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Cryptocurrencies are recovering from heavy losses

Bitcoin and other cryptocurrencies tried to recover from the previous day’s huge losses on Friday, as investors worried about the sudden collapse of Silicon Valley Bank (SVB), closely linked to the technology sector.

On Friday, bitcoin, the world’s most valuable cryptocurrency, dropped by 6.2 percent, bottoming at $19,549. Later, it partially recovered and climbed slightly above $20,000.

On Thursday, Ethereum, the largest altcoin by market value in the world, experienced a 6.2 percent drop before rebounding to $1,422 on Friday, according to Anadolu Agency. This return puts Ethereum at $1,368, significantly improving from its prior position.

The price of some altcoins fell by more than 10 percent during that period. The total value of the crypto market fell to $912B, from just over a trillion, during the same period, posting a loss of approximately $90B, according to data from the digital asset price tracking website CoinMarketCap.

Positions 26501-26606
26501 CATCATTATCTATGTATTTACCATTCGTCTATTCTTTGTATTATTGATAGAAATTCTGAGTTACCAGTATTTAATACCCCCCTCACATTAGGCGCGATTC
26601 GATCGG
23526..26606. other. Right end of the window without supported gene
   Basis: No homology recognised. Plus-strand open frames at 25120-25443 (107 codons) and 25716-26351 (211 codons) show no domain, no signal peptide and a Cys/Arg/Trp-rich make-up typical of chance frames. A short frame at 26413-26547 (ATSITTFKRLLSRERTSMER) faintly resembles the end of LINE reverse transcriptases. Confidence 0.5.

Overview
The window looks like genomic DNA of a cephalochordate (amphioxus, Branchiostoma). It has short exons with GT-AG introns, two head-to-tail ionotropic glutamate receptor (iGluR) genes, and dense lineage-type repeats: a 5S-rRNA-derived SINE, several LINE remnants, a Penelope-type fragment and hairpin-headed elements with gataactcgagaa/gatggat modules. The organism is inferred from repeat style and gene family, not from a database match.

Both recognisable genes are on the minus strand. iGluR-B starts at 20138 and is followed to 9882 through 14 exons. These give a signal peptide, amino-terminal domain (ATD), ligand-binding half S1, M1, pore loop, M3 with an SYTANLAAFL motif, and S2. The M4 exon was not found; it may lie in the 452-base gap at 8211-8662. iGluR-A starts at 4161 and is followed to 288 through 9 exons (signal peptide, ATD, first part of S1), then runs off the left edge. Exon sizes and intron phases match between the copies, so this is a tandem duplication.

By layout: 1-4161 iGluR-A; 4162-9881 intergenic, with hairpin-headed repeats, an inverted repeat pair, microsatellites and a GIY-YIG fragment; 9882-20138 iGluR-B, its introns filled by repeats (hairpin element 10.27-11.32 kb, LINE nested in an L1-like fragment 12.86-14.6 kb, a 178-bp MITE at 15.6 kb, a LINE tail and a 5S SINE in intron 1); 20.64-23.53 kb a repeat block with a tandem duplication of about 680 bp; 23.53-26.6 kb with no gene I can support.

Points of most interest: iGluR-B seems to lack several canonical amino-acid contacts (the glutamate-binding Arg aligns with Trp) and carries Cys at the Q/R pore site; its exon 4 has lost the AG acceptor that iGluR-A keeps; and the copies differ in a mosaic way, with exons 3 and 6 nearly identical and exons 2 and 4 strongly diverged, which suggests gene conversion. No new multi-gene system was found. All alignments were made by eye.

The rapid sell-off in cryptocurrencies came after investors sensed fear and uncertainty in the tech sector over the sudden collapse of SVB.

Although SVB sold its $21B bond portfolio at a loss of $1.8B, the statement said the bank’s exposure to cryptocurrencies is minimal.

The SVB closed: The biggest bankruptcy since 2008

SVB closed on Friday, the biggest collapse of a major American bank since 2008, when Washington Mutual collapsed at the height of the global financial crisis.

The US Federal Insurance Corporation seized SVB’s assets. The bank collapsed after its customers, mainly IT workers and venture capital companies began withdrawing their money, creating a general rush, Beta reports.

The technology industry heavily influences Silicon Valley, and there is little chance of a “contagion” through the banking sector, as it was in the months leading up to the global financial crisis, or Great Recession, over 15 years ago. Big banks now have enough capital to avoid a similar situation.

The Federal Insurance Corporation ordered the closure of SVB and took over all its deposits. At its collapse, the bank had assets worth $209B and $175.4B in deposits, the Federal Corporation said.

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